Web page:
February 27, 2017 2:20 pm
Updated: February 27, 2017 2:39 pm

Ontario announces new clinic for EDS, expands other clinics for rare diseases

Ontario Health Minister Eric Hoskins speaks during a news conference in Vancouver, B.C., on Wednesday January 20, 2016.

Darryl Dyck / File / The Canadian Press
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TORONTO – The Ontario government said Monday that it was improving access to specialized care for people living with rare diseases.

Health Minister Eric Hoskins announced the opening of a new clinic for people with Ehlers-Danlos Syndrome and the expansion of clinics for those with inherited metabolic disorders and red blood cell disorders in Toronto.

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“People living with these rare and complicated diseases face challenges on a daily basis and our government is committed to providing the services and supports that they require,” said Hoskins. “These clinics are another example of how Ontario is putting patients first to provide them with better access to high quality of care closer to home.”

READ MORE: Conservatives’ attempt to create rare disease committee in Ontario appears set to fail

The Ontario government is making an initial investment of $991,000 to support the launch of the EDS clinic and “annualized funding” in the years ahead, Hoskins said.

EDS is a group of inherited disorders that affect the connective tissue supporting many body parts. People with EDS are prone to chronic pain, joint dislocation and lost vision. The province says EDS affects approximately one in 5,000 people and requires a combination of efforts to be diagnosed and treated properly.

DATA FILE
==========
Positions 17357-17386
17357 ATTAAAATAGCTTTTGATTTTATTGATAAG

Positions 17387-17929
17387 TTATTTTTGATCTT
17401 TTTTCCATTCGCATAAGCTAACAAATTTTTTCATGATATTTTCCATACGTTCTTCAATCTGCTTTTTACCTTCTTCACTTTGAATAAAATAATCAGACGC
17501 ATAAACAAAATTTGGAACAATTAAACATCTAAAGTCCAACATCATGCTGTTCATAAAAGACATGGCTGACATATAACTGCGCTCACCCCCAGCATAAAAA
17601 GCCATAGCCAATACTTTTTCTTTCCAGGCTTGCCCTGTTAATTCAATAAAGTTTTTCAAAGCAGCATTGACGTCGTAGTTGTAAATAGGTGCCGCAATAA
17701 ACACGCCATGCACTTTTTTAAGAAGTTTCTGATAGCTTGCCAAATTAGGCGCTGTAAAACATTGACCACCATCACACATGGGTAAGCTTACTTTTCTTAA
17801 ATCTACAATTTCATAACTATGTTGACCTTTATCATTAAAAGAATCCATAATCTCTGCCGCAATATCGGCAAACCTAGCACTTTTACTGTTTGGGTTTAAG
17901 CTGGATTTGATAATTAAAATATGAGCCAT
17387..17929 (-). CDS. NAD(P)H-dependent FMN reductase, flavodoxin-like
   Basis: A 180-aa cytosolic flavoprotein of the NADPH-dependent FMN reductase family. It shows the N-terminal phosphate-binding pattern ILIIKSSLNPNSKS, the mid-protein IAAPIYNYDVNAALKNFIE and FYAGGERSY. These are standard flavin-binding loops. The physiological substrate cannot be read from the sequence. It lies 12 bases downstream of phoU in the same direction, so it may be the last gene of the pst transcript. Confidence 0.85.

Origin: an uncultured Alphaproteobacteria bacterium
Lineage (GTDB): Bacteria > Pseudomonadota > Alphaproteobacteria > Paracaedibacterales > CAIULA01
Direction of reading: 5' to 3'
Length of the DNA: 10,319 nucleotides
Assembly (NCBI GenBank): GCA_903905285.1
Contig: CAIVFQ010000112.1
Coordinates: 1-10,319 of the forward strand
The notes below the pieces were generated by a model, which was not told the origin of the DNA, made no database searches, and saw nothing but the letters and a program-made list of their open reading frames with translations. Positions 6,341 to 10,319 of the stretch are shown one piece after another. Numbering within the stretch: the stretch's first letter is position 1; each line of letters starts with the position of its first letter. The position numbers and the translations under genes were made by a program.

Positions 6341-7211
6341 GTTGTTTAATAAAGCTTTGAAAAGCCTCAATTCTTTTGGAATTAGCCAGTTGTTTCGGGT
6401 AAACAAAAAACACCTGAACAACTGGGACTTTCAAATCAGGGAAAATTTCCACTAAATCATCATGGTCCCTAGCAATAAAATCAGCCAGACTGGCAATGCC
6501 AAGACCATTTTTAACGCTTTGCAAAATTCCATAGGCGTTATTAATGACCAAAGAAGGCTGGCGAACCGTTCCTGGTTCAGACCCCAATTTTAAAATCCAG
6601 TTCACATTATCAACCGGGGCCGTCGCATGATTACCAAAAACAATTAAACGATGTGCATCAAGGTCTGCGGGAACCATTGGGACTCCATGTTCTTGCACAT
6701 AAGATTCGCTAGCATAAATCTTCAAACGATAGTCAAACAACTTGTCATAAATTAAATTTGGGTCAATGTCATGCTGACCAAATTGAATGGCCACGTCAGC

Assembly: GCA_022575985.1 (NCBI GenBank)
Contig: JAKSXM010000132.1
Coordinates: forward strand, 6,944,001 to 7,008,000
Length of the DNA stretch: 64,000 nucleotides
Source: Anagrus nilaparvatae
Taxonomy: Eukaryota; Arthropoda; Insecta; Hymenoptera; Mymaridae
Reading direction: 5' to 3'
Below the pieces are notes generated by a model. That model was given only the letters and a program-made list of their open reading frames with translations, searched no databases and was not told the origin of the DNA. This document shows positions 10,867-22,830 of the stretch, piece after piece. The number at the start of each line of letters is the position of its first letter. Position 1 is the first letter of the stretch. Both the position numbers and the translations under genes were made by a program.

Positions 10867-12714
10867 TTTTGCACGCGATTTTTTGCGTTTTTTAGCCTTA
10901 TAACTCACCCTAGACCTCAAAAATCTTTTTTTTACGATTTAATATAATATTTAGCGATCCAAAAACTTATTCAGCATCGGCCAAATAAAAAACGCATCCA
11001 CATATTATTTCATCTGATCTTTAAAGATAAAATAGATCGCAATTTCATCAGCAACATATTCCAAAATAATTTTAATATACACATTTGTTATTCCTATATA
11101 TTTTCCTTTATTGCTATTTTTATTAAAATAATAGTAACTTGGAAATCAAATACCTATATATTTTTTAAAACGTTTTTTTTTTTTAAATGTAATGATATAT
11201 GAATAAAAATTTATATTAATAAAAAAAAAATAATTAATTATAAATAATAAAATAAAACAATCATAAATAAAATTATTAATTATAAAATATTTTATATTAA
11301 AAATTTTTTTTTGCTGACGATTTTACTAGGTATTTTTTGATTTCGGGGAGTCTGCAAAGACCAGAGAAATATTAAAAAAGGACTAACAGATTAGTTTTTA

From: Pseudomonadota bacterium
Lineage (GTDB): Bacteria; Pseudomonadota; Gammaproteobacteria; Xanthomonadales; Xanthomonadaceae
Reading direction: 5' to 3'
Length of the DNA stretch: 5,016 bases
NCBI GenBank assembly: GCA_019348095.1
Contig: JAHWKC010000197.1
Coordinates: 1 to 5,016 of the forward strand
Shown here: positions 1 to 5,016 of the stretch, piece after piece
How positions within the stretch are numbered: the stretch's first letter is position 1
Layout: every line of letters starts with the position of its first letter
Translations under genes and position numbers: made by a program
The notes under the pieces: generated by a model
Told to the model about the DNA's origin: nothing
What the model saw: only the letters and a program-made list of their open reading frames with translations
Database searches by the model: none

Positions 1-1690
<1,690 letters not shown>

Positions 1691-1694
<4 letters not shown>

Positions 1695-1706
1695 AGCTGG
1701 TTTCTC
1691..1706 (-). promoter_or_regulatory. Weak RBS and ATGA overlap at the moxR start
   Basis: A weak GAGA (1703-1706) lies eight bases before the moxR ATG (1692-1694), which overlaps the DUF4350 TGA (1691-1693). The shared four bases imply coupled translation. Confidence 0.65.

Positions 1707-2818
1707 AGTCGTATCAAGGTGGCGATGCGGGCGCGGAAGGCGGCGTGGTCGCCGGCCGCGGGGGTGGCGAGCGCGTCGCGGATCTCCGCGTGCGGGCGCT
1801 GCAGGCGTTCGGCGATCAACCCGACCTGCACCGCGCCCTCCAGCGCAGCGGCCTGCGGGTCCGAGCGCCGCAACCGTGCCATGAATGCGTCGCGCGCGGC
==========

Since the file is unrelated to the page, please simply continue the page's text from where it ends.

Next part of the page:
The new EDS clinic is run by the Hospital for Sick Children and the University Health Network in Toronto.

The province said the clinic will give primary care providers a single point of contact to get information on signs of the disease, receive advice and feedback from experts on diagnosis and treatment options and make referrals to specialists.

READ MORE: PC MPP proposes Ontario all-party committee to address rare disease treatment

“I believe this clinic is going to make a difference in the lives of both adult and pediatric patients,” Hoskins said.

The other clinics that are being expanded are also in the University Health Network and will help patients with red blood disorders such as Sickle Cell Disease, Thalassemia, and metabolic disorders like Phenylketonuria, Hoskins said.

Phenylketonuria is an inherited metabolic disorder that causes an amino acid that can harm the central nervous system and the brain to build up in the body.

The province is investing $622,500 to expand those clinics.

The government defines a rare disease as a life-threatening or chronically debilitating disease that affects approximately five people out of 10,000 and requires special, combined efforts to enable patients to be diagnosed and treated effectively.

 

© 2017 The Canadian Press

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